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Author

Bhak, Jong
The Genomics Institute of UNIST (TGI)
Research Interests
  • Geromics, genomics, bioinformatics, protein Engineering, OMICS

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The first whole genome and transcriptome of the cinereous vulture reveals adaptation in the gastric and immune defense systems and possible convergent evolution between the Old and New World vultures

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Title
The first whole genome and transcriptome of the cinereous vulture reveals adaptation in the gastric and immune defense systems and possible convergent evolution between the Old and New World vultures
Author
Chung, OksungJin, SeondeokCho, Yun SungLim, JeongheuiKim, HyunhoJho, SungwoongKim, Hak-MinJun, JeHoonLee, HyeJinChon, AlvinKo, JunsuEdwards, JeremyWeber, Jessica A.Han, KyudongO'Brien, Stephen J.Manica, AndreaBhak, Jong HwaPaek, Woon Kee
Keywords
Cinereous vulture; Old world vulture; New world vulture; Transcriptome; Genome; Next-generation sequencing
Issue Date
201510
Publisher
BIOMED CENTRAL LTD
Citation
GENOME BIOLOGY, v.16, no., pp.215 -
Abstract
Background: The cinereous vulture, Aegypius monachus, is the largest bird of prey and plays a key role in the ecosystem by removing carcasses, thus preventing the spread of diseases. Its feeding habits force it to cope with constant exposure to pathogens, making this species an interesting target for discovering functionally selected genetic variants. Furthermore, the presence of two independently evolved vulture groups, Old World and New World vultures, provides a natural experiment in which to investigate convergent evolution due to obligate scavenging. Results: We sequenced the genome of a cinereous vulture, and mapped it to the bald eagle reference genome, a close relative with a divergence time of 18 million years. By comparing the cinereous vulture to other avian genomes, we find positively selected genetic variations in this species associated with respiration, likely linked to their ability of immune defense responses and gastric acid secretion, consistent with their ability to digest carcasses. Comparisons between the Old World and New World vulture groups suggest convergent gene evolution. We assemble the cinereous vulture blood transcriptome from a second individual, and annotate genes. Finally, we infer the demographic history of the cinereous vulture which shows marked fluctuations in effective population size during the late Pleistocene. Conclusions: We present the first genome and transcriptome analyses of the cinereous vulture compared to other avian genomes and transcriptomes, revealing genetic signatures of dietary and environmental adaptations accompanied by possible convergent evolution between the Old World and New World vultures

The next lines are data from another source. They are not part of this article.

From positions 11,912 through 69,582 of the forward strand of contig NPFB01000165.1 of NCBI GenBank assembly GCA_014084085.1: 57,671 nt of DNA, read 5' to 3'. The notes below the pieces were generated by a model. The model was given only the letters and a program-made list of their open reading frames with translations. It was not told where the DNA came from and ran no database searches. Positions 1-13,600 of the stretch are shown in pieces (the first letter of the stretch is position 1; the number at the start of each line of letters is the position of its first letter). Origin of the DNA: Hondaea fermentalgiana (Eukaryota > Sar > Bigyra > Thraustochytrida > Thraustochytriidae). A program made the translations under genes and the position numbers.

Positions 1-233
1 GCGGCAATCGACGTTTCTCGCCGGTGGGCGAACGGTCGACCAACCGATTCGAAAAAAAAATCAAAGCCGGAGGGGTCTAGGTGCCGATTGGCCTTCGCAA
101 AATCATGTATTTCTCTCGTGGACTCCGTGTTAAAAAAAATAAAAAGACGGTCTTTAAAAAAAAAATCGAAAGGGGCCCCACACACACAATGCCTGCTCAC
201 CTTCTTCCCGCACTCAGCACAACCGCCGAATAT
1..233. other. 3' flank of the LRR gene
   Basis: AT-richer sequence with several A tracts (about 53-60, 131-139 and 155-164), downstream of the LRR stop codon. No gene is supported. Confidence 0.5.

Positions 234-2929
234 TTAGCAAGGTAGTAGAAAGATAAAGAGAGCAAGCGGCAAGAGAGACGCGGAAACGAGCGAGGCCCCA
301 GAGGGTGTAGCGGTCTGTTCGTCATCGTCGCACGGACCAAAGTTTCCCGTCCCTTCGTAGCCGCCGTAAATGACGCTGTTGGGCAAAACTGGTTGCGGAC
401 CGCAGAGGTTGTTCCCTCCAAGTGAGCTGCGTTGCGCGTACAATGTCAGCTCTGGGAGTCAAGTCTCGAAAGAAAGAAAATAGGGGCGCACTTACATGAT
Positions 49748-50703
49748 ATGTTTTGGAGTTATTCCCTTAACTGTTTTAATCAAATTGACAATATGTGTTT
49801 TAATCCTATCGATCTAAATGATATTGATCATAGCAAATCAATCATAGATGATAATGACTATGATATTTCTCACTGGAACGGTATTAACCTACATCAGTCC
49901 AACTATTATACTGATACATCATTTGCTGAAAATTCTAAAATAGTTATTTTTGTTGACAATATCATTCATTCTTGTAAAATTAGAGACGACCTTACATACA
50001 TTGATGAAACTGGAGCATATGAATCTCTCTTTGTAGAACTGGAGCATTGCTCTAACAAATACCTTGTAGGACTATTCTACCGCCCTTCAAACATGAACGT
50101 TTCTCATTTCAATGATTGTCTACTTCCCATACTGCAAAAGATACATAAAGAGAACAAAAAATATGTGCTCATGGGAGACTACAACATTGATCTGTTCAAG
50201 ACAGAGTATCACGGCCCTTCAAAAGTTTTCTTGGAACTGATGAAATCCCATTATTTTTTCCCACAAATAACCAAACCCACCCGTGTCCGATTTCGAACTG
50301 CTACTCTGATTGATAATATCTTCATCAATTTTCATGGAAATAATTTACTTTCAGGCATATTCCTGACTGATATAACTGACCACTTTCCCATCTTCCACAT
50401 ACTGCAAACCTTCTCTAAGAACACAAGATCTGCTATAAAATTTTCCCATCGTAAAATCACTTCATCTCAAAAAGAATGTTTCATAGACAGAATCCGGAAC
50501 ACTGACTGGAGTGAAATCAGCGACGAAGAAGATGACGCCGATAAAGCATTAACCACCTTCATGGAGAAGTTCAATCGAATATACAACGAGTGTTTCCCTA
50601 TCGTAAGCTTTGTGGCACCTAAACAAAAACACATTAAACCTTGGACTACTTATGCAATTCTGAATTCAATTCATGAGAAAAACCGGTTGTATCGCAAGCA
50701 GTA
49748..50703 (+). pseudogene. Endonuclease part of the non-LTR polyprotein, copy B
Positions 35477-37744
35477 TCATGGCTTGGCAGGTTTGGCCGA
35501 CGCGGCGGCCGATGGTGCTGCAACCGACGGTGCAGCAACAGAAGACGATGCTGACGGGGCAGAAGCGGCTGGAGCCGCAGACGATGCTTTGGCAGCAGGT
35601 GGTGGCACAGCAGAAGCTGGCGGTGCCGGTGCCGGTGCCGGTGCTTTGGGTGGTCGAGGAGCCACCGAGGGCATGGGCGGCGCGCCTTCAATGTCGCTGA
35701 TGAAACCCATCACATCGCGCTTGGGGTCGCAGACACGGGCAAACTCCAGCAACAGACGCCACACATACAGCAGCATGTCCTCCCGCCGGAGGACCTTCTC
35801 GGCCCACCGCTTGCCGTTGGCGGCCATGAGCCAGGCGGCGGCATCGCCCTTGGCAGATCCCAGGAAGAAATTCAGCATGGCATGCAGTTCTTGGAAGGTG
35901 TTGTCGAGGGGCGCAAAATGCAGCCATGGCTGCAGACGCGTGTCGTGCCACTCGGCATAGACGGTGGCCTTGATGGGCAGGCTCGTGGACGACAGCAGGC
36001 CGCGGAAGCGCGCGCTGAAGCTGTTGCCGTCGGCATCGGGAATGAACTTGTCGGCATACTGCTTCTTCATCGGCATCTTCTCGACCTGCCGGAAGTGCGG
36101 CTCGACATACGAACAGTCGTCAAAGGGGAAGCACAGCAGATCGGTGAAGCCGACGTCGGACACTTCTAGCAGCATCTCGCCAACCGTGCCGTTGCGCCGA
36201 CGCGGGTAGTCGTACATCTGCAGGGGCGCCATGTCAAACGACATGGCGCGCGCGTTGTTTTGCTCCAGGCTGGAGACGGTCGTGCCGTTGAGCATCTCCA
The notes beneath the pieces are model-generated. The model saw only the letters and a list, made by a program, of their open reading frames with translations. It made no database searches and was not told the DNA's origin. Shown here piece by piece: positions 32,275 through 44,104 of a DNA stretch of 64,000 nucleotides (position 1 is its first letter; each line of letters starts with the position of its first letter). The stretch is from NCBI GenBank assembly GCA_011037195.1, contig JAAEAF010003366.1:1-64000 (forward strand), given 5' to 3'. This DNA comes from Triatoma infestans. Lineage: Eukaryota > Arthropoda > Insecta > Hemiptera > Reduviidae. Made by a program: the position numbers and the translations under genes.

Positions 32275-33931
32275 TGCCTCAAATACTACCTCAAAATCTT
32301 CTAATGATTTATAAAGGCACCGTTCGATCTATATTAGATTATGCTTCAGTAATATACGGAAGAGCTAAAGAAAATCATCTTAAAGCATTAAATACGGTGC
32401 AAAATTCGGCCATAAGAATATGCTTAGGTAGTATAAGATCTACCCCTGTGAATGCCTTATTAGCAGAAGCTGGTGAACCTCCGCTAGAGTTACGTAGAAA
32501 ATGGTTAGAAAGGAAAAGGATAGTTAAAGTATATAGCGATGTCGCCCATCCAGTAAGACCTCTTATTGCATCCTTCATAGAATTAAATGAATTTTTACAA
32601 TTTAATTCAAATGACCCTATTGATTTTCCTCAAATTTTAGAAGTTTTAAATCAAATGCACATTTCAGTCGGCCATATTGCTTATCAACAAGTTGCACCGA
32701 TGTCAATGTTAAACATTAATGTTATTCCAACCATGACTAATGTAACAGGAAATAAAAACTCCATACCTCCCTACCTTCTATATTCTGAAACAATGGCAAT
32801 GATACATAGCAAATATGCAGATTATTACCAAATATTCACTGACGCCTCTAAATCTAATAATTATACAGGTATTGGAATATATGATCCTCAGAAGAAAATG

URI
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DOI
http://dx.doi.org/10.1186/s13059-015-0780-4
ISSN
1474-760X
Appears in Collections:
SLS_Journal Papers
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